Concepts of Holiness in Late Medieval Bohemia

The project focuses on Latin and vernacular hagiographic texts produced in Bohemia during the 14th-15th centuries and their contextualisation in the contemporary hagiographic production in Central and Western Europe. Luxembourg rulers, especially the Roman emperor Charles IV. (1346-1378), exploited existing hagiographic narratives and initiated their re-writing in the course of their own political representation and legitimisation. Not only the narratives concerning concrete saints were reinterpreted but also new concepts of Holiness were created, which influenced discourses of power beyond of the borders of the Luxembourg territory. These concepts were again reconfigured during the transfer of these narratives from Latin to the vernaculars (Czech and German). Ways and outcomes of this complex transformation of hagiographic narratives will be analysed in a planned monograph.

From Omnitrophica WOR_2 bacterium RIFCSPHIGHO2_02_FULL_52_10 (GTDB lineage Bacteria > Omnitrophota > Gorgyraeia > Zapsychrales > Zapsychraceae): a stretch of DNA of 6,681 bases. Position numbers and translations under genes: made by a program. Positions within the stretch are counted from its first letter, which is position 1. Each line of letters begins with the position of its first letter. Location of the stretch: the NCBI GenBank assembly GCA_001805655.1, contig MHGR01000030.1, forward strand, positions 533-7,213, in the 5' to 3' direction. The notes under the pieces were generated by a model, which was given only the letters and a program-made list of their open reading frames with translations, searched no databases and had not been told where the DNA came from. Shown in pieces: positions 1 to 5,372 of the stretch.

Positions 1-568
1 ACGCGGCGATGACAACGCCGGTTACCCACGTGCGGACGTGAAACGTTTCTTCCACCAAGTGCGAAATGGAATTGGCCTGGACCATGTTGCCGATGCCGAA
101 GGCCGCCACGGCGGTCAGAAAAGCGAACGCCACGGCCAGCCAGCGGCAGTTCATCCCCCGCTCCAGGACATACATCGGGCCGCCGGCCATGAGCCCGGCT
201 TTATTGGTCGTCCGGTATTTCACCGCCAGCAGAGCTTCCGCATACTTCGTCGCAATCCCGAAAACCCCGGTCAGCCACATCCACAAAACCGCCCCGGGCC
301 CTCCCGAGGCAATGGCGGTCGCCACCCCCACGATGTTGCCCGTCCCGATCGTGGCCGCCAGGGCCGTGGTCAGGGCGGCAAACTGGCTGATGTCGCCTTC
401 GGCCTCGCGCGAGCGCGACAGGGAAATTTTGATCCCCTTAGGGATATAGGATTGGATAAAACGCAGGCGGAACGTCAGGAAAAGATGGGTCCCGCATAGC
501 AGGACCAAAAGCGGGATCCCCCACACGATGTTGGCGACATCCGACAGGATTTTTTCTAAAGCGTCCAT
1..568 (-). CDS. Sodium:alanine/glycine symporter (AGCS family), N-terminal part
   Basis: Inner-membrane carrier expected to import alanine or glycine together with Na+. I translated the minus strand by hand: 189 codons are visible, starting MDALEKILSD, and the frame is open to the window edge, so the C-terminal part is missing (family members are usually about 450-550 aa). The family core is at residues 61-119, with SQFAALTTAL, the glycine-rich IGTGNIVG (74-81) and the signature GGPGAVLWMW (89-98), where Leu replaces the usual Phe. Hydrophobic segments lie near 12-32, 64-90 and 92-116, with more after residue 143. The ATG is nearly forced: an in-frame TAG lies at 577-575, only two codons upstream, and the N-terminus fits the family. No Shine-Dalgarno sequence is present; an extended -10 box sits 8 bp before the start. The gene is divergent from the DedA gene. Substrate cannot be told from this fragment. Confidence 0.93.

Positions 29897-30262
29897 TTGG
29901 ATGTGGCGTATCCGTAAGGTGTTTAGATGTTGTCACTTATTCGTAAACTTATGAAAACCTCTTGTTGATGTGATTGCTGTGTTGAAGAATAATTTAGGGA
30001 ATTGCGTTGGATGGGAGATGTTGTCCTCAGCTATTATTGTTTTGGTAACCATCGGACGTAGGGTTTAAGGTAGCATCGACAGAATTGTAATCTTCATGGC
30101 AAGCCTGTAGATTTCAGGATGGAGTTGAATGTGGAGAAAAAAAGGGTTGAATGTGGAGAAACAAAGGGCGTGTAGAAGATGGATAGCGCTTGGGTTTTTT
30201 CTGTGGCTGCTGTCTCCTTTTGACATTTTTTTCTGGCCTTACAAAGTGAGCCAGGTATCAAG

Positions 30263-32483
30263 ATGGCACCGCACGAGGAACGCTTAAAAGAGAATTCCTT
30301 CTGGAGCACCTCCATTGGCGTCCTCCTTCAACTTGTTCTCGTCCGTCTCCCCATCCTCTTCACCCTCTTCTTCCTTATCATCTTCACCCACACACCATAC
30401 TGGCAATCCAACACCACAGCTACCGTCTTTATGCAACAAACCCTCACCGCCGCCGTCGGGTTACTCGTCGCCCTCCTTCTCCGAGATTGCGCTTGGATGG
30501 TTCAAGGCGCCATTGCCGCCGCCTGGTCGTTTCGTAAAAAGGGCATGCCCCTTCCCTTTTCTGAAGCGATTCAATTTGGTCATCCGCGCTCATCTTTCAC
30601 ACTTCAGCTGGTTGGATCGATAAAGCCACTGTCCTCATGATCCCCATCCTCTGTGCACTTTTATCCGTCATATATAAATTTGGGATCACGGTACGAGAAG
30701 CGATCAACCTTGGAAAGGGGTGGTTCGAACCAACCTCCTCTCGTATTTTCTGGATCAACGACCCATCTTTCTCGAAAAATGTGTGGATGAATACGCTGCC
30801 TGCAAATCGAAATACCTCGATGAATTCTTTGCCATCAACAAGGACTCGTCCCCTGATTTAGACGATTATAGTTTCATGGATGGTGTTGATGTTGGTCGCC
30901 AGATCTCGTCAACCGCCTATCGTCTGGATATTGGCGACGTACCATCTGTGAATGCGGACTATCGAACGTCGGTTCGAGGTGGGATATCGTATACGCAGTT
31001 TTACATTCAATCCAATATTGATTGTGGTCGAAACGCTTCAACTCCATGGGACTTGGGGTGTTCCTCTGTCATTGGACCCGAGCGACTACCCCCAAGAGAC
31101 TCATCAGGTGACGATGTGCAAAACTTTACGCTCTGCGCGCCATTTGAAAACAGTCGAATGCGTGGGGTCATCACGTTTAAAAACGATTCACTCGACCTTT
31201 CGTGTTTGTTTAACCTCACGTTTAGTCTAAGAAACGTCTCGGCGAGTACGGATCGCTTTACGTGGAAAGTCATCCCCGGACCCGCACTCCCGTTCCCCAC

Vernacular Theology and Politics in Late Medieval Central Europe

The project focuses on catechetic and theological literature written in Czech and German in late medieval Bohemia, c. 1350-1450. These efforts in religious and spiritual education of the lay strata of society at the end of the 14th century are considered to be one of the reasons for the rapid formation of Hussite religious movements. Although this hypothesis is an important part of the dominant explanation for the armed Hussite revolt in the 1420s, a detailed study of the transmitted texts is almost lacking. In the centre of attention are therefore, firstly, the translations of basic theological and catechetic works (such as the writings of Bernhard of Clairvaux, Richard a Sancto Victore, Bridget of Sweden, Henry Seuse), and then the extensive vernacular oeuvre (partly translations of Latin models, mainly of the tracts of John Wyclif) of the leading figure of the Hussite movement, Jan Hus. The goal of the project is a careful analysis of the transformation of religious and political discourses in late Medieval Bohemia.